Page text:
BOSTON -- Conventional wisdom tells you that the Boston Celtics would come out of the All-Star break focused on getting as high up in the standings as possible heading into the playoffs.

Now the owners of a four-game losing streak, the longest such streak for them this season, the calculus for success has to be tweaked a bit. 

Boston (37-25) seems to be firmly entrenched in the No. 5 spot, although their recent string of defeats as them now closer to the eighth seed (just 8.5 games ahead of Charlotte) than the top-seed Milwaukee Bucks who now have a 10 game lead over Boston. 

Instead of necessarily racking up wins, the focus for the Celtics now has to shift towards simply playing better regardless of the outcome, which is why Wednesday’s loss -- while disappointing -- was a step in the right direction as they try to climb their way out of the ditch they have dug for themselves this season. 

Because even with 20 games remaining, it’s hard to imagine at this point that they will do enough to move up much in the standings, if at all.

And while it’s certainly not the preferred path going into the postseason, there seems to be an unspoken acceptance of this being a playoffs-or-bust type of season for the Celtics. 

“As long as we get there,” said Kyrie Irving following Wednesday night’s 97-92 loss to Portland. “I can’t wait for all this other BS, regular season, keep getting better, talking over and over and over again about what we can do to get better in the regular season. I just want to get to the highest level of playing; that’s what I’m here for.”


Irving has not been coy about his declaration that when the postseason arrives, he and the Celtics will be just fine. 


While Boston has played some of its best basketball of the season against the top teams in the East, here’s one thing you have to remember. 

Boston has a 7-5 record against the top four teams in the East (Milwaukee, Toronto, Indiana and Philadelphia). 

Of those seven wins, all but one came at home. 

Guess what? 

The way Boston has played lately, there’s a good chance that they will begin their postseason journey as the fifth seed and in doing so, not have home court in the first round of the playoffs. 

You love Irving’s confidence in the Celtics come playoff time, but reality tells all of us that if they continue playing the way they have of late it won’t matter if they start off at home, on the road, or the middle of Wakanda.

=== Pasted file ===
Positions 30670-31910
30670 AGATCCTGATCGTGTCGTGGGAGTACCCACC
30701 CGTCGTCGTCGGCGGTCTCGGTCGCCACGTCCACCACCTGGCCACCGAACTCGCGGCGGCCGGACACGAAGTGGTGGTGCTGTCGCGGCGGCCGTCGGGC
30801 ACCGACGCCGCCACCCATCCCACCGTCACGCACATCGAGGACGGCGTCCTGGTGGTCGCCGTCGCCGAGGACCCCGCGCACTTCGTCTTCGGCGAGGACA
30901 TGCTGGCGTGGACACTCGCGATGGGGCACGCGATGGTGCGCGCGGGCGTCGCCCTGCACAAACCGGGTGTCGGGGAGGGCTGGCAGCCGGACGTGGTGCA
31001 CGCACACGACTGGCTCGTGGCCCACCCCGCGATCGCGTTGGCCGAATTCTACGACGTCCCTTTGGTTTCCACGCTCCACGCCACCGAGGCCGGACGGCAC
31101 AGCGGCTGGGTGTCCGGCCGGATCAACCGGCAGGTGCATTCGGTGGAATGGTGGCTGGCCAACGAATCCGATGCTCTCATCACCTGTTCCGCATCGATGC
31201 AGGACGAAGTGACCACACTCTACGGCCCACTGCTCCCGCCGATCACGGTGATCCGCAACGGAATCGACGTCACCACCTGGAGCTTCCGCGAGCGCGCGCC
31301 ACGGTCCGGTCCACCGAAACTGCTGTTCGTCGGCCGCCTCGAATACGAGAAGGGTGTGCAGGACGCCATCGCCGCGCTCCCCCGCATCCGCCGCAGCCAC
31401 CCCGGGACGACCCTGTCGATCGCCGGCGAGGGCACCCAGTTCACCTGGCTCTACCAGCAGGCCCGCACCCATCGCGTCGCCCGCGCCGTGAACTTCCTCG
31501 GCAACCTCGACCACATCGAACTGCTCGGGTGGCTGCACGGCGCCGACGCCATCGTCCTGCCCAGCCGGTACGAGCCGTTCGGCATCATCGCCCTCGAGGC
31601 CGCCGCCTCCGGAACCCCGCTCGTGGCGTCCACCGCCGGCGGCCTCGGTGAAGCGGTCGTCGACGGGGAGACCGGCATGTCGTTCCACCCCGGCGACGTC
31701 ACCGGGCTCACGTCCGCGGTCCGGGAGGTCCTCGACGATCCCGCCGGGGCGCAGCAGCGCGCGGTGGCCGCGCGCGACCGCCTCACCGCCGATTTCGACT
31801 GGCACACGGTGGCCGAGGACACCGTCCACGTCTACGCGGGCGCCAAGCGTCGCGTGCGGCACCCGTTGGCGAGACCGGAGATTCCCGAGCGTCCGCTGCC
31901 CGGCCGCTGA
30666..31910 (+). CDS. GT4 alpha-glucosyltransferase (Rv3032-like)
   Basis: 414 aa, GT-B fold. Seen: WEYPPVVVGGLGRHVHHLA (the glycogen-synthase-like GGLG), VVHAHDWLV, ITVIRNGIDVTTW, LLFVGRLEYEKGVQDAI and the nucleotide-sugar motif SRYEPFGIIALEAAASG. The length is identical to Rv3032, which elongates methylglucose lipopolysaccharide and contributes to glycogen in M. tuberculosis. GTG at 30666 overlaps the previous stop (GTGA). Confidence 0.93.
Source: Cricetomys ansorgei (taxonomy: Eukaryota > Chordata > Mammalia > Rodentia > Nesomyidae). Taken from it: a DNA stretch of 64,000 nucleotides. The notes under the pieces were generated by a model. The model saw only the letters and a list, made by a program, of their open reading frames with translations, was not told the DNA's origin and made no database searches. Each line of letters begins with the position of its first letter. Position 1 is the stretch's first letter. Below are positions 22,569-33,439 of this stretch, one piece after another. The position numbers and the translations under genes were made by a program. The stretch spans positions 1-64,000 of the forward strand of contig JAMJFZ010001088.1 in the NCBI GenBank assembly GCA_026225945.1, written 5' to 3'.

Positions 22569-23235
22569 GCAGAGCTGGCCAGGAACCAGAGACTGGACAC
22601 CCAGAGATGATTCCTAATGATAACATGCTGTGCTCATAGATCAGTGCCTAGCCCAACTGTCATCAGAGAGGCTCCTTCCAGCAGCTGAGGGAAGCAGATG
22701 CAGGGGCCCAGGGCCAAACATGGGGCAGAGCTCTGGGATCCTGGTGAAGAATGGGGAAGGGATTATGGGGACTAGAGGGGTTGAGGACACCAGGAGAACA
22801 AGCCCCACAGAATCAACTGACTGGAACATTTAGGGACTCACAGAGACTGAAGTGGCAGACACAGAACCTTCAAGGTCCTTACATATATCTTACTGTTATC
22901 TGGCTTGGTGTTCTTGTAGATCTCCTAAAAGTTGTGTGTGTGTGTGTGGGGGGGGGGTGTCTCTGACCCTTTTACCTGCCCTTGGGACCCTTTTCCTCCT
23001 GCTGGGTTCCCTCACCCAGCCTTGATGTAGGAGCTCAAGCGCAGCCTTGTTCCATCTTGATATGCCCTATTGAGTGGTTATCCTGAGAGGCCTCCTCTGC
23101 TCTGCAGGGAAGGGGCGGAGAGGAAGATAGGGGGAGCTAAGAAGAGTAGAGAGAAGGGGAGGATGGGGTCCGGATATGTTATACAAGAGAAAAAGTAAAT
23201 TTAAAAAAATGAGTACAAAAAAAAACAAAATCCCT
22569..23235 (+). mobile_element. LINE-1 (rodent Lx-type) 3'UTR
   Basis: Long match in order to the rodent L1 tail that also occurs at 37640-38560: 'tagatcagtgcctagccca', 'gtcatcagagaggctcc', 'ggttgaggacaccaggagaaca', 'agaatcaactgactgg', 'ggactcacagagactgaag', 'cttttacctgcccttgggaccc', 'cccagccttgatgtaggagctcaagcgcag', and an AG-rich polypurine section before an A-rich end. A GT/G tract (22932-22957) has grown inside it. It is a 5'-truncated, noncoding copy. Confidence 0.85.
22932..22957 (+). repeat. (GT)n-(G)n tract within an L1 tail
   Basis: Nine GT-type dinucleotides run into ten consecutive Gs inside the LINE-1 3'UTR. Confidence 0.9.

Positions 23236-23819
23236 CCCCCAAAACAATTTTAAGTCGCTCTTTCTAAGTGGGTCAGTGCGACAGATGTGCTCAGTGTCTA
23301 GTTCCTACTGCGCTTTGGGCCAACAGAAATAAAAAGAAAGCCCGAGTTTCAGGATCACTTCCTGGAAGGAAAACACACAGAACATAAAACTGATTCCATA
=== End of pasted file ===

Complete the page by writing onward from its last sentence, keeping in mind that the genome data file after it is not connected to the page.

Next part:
Their postseason journey will be a short one.  

There’s no way to look past the importance of the Eastern Conference standings and how they relate to the Celtics (37-25). 

Celtics big man Al Horford wants the highest seeding possible for Boston heading into the postseason. 

But he knows at this point, the way this team has played, winning games doesn’t mean nearly as much as how they're playing. 

“We want to make sure we’re playing really good basketball (heading into the playoffs),” Horford said. “(It means) nothing if we play like this and end up third. I’d rather be playing really good basketball and maybe not be in that position. I just want to make sure our group is playing the best way we can.”

And while the focus may be on how they play, good play by this group has more nights than not, produced the kind of results -- wins -- that the Celtics are seeking.

Which is why there was a sense of encouragement among the players and head coach Brad Stevens following Wednesday's loss. 

Stevens acknowledged that the team felt a little better about themselves following their play on Wednesday, but “it doesn’t feel much better because we didn’t win.”

And as far as the team’s playoff position, Stevens isn’t quite ready to look that far down the road … yet.

“We need to stay in the moment, stay in the day,” Stevens said. “That time will come when that time comes and wherever we are (seeding-wise), we’ll play.”

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